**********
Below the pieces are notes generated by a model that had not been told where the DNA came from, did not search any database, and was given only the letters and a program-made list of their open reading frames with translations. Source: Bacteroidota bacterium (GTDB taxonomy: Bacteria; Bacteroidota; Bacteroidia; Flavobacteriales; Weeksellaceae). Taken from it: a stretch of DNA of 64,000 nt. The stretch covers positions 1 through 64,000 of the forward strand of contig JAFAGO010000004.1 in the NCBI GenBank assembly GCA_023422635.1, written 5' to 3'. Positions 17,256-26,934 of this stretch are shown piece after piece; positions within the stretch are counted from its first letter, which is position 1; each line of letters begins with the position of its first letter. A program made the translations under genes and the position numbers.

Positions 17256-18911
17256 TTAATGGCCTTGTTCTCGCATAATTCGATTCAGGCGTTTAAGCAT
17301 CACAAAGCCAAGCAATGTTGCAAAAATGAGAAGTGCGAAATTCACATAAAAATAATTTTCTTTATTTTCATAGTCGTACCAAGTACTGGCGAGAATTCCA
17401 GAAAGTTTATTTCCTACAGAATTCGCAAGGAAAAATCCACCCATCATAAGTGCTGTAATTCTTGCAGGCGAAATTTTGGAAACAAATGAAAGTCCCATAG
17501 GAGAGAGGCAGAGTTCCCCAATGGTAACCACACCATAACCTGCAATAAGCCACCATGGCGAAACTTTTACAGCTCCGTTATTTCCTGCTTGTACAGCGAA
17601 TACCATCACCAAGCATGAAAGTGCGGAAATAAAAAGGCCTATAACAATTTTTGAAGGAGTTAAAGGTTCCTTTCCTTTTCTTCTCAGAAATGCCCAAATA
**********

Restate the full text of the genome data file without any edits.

Below the pieces are notes generated by a model that had not been told where the DNA came from, did not search any database, and was given only the letters and a program-made list of their open reading frames with translations. Source: Bacteroidota bacterium (GTDB taxonomy: Bacteria; Bacteroidota; Bacteroidia; Flavobacteriales; Weeksellaceae). Taken from it: a stretch of DNA of 64,000 nt. The stretch covers positions 1 through 64,000 of the forward strand of contig JAFAGO010000004.1 in the NCBI GenBank assembly GCA_023422635.1, written 5' to 3'. Positions 17,256-26,934 of this stretch are shown piece after piece; positions within the stretch are counted from its first letter, which is position 1; each line of letters begins with the position of its first letter. A program made the translations under genes and the position numbers.

Positions 17256-18911
17256 TTAATGGCCTTGTTCTCGCATAATTCGATTCAGGCGTTTAAGCAT
17301 CACAAAGCCAAGCAATGTTGCAAAAATGAGAAGTGCGAAATTCACATAAAAATAATTTTCTTTATTTTCATAGTCGTACCAAGTACTGGCGAGAATTCCA
17401 GAAAGTTTATTTCCTACAGAATTCGCAAGGAAAAATCCACCCATCATAAGTGCTGTAATTCTTGCAGGCGAAATTTTGGAAACAAATGAAAGTCCCATAG
17501 GAGAGAGGCAGAGTTCCCCAATGGTAACCACACCATAACCTGCAATAAGCCACCATGGCGAAACTTTTACAGCTCCGTTATTTCCTGCTTGTACAGCGAA
17601 TACCATCACCAAGCATGAAAGTGCGGAAATAAAAAGGCCTATAACAATTTTTGAAGGAGTTAAAGGTTCCTTTCCTTTTCTTCTCAGAAATGCCCAAATA